The 14th China International Small and Medium Enterprise Fair, opening on Oct 10 in Guangzhou, has according to its organizers boosted partnerships and communications between global SMEs.
The annual fair - held in the Poly World Trade Center Expo in the capital of Guangdong province in southern China - aims to advance comprehensive strategic partnerships and promote the inclusive and sustainable development of SMEs in China and in other countries.
Zhang Feng, Party committee member and chief engineer of the Ministry of Industry and Information Technology, said the event was a bridge to help Chinese SMEs go global and for foreign SMEs to access Chinese markets.
"With the new technology revolution and industry transformation, SMEs are facing new development opportunities," Zhang said.
Yuan Baocheng, vice-governor of Guangdong, said SMEs contributed significantly to the transformation and upgrading of Guangdong's industries.
"Guangdong will reduce the costs of managing companies, support the transformation of technology and promote the construction of services-oriented government, to provide a good developing environment for SMEs," Yuan said.
The massive fair is being hosted by the Ministry of Industry and Information Technology - as well as the State Administration for Industry and Commerce, the Guangdong government, the department of Small Business Development in South Africa and the United Nations Industrial Development Organization.
Organizers said this year's event has attracted 6,282 exhibition stands for 2,925 global companies from South Africa, Egypt, India and more than 30 countries and regions, to display their products.
Serving as a co-host of the fair for the first time, South Africa has brought over more than 50 companies - covering services, agriculture, renewable energy, tourism, jewelry and the food sectors - to showcase the diverse nature of its economy.
Under the framework of the Forum on China-Africa Cooperation and the BRICS cooperation mechanism, the joint hosting of the event is seen further promoting practical partnerships between China and South Africa in industry, trade and economics.
South Africa's Minister of Small Business Development, Lindiwe Zulu, said her country's participation in the fair was a tribute to its entrepreneurs who lobbied hard.
"It is a significant milestone in our collective journey towards building a nation of entrepreneurs," she added.
A highlight of the fair is the Asia-Europe Meeting, or ASEM, seminar on multi-dimensional support for financing SMEs.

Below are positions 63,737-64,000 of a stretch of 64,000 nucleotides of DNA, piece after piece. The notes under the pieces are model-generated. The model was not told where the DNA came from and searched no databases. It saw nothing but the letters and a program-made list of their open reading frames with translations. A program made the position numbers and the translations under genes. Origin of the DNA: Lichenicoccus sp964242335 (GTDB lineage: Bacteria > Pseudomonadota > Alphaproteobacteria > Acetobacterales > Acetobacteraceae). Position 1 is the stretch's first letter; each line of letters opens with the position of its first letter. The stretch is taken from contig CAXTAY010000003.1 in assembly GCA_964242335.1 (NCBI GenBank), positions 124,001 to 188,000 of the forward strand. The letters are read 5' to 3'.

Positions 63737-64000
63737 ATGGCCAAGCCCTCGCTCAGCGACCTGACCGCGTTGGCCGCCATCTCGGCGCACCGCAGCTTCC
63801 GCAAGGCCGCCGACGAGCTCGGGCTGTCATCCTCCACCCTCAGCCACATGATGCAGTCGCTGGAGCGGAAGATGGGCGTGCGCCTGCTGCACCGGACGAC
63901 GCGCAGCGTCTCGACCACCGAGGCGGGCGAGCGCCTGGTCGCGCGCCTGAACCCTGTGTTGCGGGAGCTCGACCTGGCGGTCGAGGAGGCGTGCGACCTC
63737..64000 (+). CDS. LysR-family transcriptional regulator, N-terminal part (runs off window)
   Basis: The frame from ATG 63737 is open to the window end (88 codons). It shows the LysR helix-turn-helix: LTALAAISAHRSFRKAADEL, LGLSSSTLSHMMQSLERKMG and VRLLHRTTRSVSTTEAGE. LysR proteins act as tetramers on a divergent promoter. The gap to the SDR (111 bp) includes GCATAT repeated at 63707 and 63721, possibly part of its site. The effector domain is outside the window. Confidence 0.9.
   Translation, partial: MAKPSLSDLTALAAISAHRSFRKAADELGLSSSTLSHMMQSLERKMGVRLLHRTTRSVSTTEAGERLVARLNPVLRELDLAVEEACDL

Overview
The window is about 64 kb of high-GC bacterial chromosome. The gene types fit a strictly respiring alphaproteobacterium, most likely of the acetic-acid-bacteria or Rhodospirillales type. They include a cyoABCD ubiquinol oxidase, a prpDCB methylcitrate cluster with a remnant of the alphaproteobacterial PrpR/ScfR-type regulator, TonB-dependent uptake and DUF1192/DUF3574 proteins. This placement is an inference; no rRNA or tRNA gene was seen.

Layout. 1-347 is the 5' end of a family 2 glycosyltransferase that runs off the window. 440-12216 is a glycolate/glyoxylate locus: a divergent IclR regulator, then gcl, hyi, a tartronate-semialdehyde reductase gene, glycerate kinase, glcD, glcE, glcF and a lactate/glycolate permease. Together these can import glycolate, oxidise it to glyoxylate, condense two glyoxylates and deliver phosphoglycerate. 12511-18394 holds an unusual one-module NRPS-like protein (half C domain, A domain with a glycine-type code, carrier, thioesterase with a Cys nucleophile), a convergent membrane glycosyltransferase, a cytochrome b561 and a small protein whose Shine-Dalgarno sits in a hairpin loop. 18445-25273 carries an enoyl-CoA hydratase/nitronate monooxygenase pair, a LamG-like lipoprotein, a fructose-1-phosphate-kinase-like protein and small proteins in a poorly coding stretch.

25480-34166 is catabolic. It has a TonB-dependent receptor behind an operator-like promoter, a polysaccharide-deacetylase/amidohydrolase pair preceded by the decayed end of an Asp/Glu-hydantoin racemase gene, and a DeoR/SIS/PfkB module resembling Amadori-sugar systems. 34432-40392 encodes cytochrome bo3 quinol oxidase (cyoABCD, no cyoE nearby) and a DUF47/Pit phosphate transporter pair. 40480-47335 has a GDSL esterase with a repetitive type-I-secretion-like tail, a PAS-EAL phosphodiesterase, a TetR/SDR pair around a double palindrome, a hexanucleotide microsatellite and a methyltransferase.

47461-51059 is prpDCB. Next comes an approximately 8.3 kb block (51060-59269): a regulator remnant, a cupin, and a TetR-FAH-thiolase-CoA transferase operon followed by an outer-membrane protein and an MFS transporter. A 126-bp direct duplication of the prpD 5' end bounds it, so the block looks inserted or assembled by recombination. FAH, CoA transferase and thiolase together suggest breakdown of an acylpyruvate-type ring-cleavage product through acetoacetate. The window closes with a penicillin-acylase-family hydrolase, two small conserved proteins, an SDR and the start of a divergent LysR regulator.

"SMEs have become the pillar of economic development in Asian and European countries and their most innovative and dynamic enterprise group," said Zhang Feng at the seminar.
Estimates are that SMEs account for 99 percent of China's total number of enterprises. They also contribute 60 percent to the nation's GDP, 50 percent of its tax revenues and responsible for 80 percent of jobs.
But it's difficult and expensive to finance SMEs. To solve the problem, China's government set up a 60 billion yuan ($9.1 billion) development fund to support startups, Zhang said.
Liu Qiang, vice-president of the Bank of China, said that BOC had created a services model for SMEs and cross-border SMEs - and a credit approval process that responded to the risks and financing characteristics of SMEs.
The China SME Summit is another highlight of the fair. The aim of the summit is to organize and mobilize society to support micro, small and medium enterprises.
With the theme of "new thinking, new motivation and new manufacturing", the summit invited Chinese and South African officials, leading economists and representatives of entrepreneurs, to exchange views on measures to support SME development.
Edith Vries, the director general of South Africa's Department of Small Business Development, said that her country wanted to ensure economic and industrial growth.
It also wanted higher levels of secure investment, to help build up black management, ownership and control in the economy and the creation of decent employment.